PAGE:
The Nuffield Trust rank the NHS by country – PR Week Post #27

(Click here for the original post on PR Week)

Earlier today, a really interesting report was published by the Nuffield Trust outlining the performance of the NHS in England (split by 10 regions), Scotland, Ireland and Walesbefore and after devolution.

Following the evaluation of a number of measures, the analysis highlighted that whilst “historically Scotland, Wales and Northern Ireland have had higher levels of funding per capita for NHS care than England” there was a stark contrast in resource deployment versus expenditure.  The research states: “… the NHS in England spends less on healthcare and has fewer doctors, nurses and managers per head of population than the health services in the devolved countries, but that it is making better use of the resources it has in terms of delivering higher levels of activity, crude productivity of its staff, and lower waiting times.”

The possible reasons for the differences are discussed by Dr Jennifer Dixon (Director of the Nuffield Trust) at The press release and slides are well worth a peak if you have a spare few minutes this week.

I can’t believe it’s not butter – PR Week Post #26

I read yesterday that the Government is launching its second wave of campaigning to highlight the dangers of saturated fat in our nation’s diet.  Why a ‘second wave’ you ask? Well, it seems that the original TV, radio and poster campaign didn’t work because it simply wasn’t motivational or direct enough.  To fix this, the Foods Standard Agency (FSA) have launched the 21-Day Sat Fat Challenge.  A campaign with a difference…

As you can’t go through a day now without hearing about a new iPhone app, the FSA have have developed its own (  All you need to do is download the app, choose your saturated fat reducing challenge (such as ditching butter or drinking lower fat milk) and, at the end of each successful day, the app will send a tweet to your friends on Twitter.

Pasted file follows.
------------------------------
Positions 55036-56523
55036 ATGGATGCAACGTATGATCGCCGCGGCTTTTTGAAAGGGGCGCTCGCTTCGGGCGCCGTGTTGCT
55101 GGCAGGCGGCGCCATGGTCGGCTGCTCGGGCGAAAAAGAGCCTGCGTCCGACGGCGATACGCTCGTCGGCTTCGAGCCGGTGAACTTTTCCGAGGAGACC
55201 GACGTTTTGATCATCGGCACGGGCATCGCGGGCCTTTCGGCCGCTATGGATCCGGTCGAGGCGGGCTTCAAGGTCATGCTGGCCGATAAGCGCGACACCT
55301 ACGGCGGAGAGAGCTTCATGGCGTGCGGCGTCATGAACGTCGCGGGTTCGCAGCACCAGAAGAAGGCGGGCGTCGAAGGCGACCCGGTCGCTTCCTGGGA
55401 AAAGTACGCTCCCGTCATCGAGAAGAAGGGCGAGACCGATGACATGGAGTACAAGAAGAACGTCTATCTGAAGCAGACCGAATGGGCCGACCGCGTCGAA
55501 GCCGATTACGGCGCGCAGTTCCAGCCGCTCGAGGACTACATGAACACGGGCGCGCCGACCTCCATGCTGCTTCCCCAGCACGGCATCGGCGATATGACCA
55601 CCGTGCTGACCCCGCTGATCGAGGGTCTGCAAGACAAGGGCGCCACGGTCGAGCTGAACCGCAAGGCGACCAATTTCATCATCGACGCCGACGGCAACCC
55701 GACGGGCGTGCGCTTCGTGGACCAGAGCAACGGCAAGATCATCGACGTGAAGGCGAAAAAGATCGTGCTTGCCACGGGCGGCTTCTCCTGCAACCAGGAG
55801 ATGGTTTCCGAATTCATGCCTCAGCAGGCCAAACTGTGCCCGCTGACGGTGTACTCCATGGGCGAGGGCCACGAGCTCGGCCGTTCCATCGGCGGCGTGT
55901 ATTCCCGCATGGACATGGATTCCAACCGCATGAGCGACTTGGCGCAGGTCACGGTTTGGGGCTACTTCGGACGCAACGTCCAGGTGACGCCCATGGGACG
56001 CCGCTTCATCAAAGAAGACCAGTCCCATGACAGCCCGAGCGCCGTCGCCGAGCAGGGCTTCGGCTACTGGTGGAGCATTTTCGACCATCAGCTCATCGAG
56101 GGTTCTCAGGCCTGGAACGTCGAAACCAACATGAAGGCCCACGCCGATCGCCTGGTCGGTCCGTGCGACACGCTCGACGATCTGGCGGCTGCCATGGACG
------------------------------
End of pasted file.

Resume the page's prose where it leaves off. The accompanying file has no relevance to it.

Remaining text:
I wonder where they got this iPhone app idea from?

Perhaps it was the alcohol ( or calorie ( counter?

Despite my sarcasm, if it works, it will be extremely positive.  We all know that cardiovascular disease is the UK’s biggest killer so if there are better ways to motivate people to cut down on their saturates, that has to be a good thing.  Leading surgeons suggest 3,500 lives a year could be saved.


Battle lines are drawn – PR Week Post #25

(Click here for the original post on PR Week)

As the majority of us have been enjoying the holiday break and trying to avoid thinking about our new year’s resolutions and impending diets, the policy writers at the Conservative headquarters have been busy putting the final touches on the Party’s new health manifesto.

I don ‘t plan to summarise the entire report (you can read it for yourself in all its blue and green glory at so below is a brief review of some of the more interesting points covered in its three main areas of ‘promise’.

You won’t see anywhere within the document exactly how these promises will be delivered (especially in the context of the massive natonal budget deficit) but perhaps we can ask this question when the leaders debate live on TV ( as the general election draws nearer (which could be even closer after today’s leadership wobble – live coverage at

Anyway, back to the manifesto:

1. Through a patient-centred NHS, there are plans to: Get rid of centrally-dictated target setting; put patients in charge of their own records; create an independent NHS board to allocate resources to different parts of the country and make access to the NHS more equal.

2. Create a more accountable and accessible NHS where: Hospitals will not be paid in full for a treatment which leaves a patient with an avoidable infection; reform is applied to how drug companies are paid for NHS medicines so that any cost-effective treatment can be made available through the NHS and; NHS Direct will take on a different guise to give people access to a doctor or nurse when the local family doctor’s surgery isn’t open.

3. Focus on improving the nation’s public health by: Turning the Department of Health into a Department of Public Health; providing separate public health funding to local authorities which will be accountable for – and paid according to – how successful they are in improving their local communities’ health; introducing a new per-patient funding system for all hospices and other providers of palliative care and allow everyone (on retirement) to protect their homes from being sold to fund residential care costs by paying a one-off insurance premium of £8,000.

Sadly, we will have to wait to see the Labour Party’s manifesto but in the meantime, they have launched a “What Conservative said what in 2009” quiz. If you are at a loose end, you can participate online at  Enjoy…